Most Vancouver Canucks players have public Instagram profiles through which fans can follow their lives during the pandemic. Here’s a complete list.
With the NHL suspended as a result of the COVID-19 pandemic, there is very little for Vancouver Canucks fans to do at the moment. Some have solved the boredom by engaging in contentious debates on Twitter, while others have theorized about when and how the league can return.
However, one could take the pause as a time to get to know some of the players that suited up for the Canucks while games were in action. This may be a daunting task given the unfortunate tendency for many hockey player interviews to be bland affairs. However, there is one tool available that gives a little more insight as to who these players are: Instagram.
Most of the Canucks players have public Instagram accounts through which they are free to express themselves, and many do. From dogs to spouses to Bill Murray, Instagram has become a smorgasbord of personality as far as Canuck players are concerned.
Therefore, I have decided to provide a list of the profiles belonging to each Canuck, at least those who have made their profiles public for all to see, as well as several future Canucks waiting for their big break. I will add that several players do not have public accounts, instead opting for private profiles, known only to friends and family.
Jordie Benn (@jordiebenn)
Brock Boeser (@bboeser)
Thatcher Demko (@tdemko30)
Louis Domingue (@louisdomingue)
Oscar Fantenberg (@fantenberg7)
Micheal Ferland (@ferdaddy79)
Adam Gaudette (@hockey_gaud)
Bo Horvat (@bohorvat)
Quinn Hughes (@_quinnhughes)
Josh Leivo (@jleivs)
Zack MacEwen (@macewen66)
Jacob Markstrom (@markstrom25)
JT Miller (@j.tmiller9)
Tyler Motte (@tmotte_14)
Tanner Pearson (@tannerjpearson)
Elias Pettersson (@_eliaspettersson)
Antoine Roussel (@rouss_ant)
Troy Stecher (@troystecher)
Chris Tanev (@tanevchris)
Tyler Toffoli (@tofff73)
Jake Virtanen (@jakevirtanen18)
Nils Hoglander (@nilshoglander)
Kole Lind (@kl16_)
Vasili Podkolzin (@podkol_)
Brogan Rafferty (@broganrafferty)
Jack Rathbone (@jack.rathbone)
Jett Woo (@jettwoo_)
In most cases, the players rarely post any other than the same generic content that you or I might post. Family pictures, pets, beautiful landscapes, to name a few themes. Occasionally, the generics are permeated by the odd promotion of some sponsored product, or an in-game photo taken by one of the many photographers present during each match.
If anything, this reinforces the reality that at the end of the day, NHL players are, in fact, human beings, with their own lives. We can actually relate to the Canucks as evolving individuals in a way that is not possible by watching on television.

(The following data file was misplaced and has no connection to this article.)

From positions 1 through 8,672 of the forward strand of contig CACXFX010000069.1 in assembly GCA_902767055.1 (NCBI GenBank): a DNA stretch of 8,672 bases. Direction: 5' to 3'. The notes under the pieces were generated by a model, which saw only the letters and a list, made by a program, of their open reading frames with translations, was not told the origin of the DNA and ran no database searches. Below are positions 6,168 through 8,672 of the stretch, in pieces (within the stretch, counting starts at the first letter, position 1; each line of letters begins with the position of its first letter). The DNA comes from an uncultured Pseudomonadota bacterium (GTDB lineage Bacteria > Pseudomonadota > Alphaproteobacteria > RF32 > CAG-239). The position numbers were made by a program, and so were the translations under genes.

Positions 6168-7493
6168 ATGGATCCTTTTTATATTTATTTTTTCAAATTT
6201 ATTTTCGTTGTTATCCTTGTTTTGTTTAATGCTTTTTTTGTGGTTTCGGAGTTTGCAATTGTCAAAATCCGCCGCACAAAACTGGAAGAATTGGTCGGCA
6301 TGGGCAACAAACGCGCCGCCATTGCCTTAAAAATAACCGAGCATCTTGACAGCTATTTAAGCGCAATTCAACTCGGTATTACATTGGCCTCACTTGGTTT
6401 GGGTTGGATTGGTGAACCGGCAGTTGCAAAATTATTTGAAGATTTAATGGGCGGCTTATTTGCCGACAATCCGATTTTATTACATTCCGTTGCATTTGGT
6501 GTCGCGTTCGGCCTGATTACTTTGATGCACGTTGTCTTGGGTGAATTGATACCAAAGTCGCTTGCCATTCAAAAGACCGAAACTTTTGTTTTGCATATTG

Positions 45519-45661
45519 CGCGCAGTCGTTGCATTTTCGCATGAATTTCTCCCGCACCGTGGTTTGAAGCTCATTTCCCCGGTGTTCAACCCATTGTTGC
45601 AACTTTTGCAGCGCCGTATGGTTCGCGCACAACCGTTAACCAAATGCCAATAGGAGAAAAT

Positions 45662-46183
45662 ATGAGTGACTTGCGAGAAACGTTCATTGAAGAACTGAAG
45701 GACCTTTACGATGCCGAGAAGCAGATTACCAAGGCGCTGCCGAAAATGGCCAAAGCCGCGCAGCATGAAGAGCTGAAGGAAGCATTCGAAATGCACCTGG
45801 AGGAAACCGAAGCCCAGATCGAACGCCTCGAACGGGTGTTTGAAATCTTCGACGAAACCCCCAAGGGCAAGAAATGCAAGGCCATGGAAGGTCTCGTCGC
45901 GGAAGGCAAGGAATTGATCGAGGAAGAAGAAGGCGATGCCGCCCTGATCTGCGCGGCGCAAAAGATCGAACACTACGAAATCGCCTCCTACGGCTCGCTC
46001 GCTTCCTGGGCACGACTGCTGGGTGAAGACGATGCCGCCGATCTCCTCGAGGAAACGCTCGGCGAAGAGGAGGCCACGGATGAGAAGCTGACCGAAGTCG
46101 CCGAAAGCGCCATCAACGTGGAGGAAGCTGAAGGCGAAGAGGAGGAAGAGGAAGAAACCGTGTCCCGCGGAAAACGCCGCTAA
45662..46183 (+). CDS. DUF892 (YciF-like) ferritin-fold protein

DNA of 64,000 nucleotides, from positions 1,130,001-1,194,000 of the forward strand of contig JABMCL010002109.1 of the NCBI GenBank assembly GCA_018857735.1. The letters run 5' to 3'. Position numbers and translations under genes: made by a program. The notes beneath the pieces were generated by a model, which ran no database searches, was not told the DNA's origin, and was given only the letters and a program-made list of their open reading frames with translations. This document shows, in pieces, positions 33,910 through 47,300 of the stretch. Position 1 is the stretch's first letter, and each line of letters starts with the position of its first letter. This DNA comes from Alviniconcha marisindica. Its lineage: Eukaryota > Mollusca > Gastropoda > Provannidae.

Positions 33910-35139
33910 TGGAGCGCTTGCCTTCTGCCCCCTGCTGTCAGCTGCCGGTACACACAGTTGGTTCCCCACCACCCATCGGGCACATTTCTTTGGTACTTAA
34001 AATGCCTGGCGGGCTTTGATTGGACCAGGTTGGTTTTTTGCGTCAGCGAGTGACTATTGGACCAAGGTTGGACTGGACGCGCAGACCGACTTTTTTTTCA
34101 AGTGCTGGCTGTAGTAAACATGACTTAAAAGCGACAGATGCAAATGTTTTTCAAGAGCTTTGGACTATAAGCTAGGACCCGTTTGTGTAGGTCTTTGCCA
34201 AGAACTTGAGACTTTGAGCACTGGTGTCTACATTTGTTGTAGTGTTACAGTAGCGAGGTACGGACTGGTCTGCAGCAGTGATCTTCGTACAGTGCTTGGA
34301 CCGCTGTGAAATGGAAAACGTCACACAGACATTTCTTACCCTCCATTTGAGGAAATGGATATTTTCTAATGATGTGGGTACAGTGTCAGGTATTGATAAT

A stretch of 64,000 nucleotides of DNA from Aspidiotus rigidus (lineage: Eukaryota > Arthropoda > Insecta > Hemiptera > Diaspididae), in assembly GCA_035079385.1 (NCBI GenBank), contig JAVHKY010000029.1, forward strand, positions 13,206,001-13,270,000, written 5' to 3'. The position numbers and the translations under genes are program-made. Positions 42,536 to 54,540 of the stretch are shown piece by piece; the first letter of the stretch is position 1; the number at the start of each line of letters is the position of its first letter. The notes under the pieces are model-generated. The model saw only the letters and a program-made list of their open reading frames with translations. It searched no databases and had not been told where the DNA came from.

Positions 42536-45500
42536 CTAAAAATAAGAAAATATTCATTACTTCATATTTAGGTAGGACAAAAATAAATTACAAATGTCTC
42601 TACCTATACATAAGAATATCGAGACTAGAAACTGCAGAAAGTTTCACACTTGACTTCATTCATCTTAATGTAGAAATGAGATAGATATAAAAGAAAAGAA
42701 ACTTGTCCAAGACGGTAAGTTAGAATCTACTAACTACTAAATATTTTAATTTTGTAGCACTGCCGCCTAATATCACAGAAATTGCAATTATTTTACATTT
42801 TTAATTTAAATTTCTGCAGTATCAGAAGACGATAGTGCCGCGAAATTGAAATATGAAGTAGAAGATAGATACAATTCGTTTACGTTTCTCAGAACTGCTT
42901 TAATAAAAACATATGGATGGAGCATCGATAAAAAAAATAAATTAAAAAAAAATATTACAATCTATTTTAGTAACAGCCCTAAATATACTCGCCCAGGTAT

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For example, in the seven years since he was drafted, Horvat has grown from a teenager to an NHL captain, a husband, and very soon, a father. Thanks to Instagram, Canucks fans have been able to be with him every step of the way, and will be for years to come, perhaps as he becomes as celebrated a Canuck as the Sedins.
Throughout last summer, it was through his Instagram story that Boeser shared the news of his ailing father, allowing fans to empathize in ways that were not possible just a decade ago.
Fans received another dose of Boeser’s human side just this week when he posted in memorial of a young fan that he had met on one of his visits to BC Children’s Hospital.
On a lighter note, Instagram is the only reason Canucks fans know the life of Riley Tanev, which is so much better for everyone.
However, on a broader level, Instagram can tell a story. A story of seasons gone by and events that have turned Canucks nation on its head, told from a completely different perspective. Canucks fans took the 2018 retirement of the Sedin Twins and the subsequent jersey retirement ceremony to express their gratitude to the two greatest to ever play here, just as their teammates did the same.
We got to experience the uncertainty of the Toffoli trade through Toffoli himself, who was celebrating a hat trick in what would be his final game as a Los Angeles King, unaware that his next post would be thanking that organization for eight incredible years.
Finally, we can look to the future by getting to know the young players that could be the face of the franchise within just a few years, while reminding ourselves that Canucks prospects are still young men with a lot to prove and a tremendous mission to do so ahead of them. One can understand their likes and interests, and in some cases, understand why Vancouver will be an amazing city for them to live.
Instagram is not the first place one thinks of to get to know the team that they cheer for, but it is undoubtedly a valuable tool for doing so. I encourage each one of you to follow these players that want to give us a peek into their lives and respect the privacy of those that do not.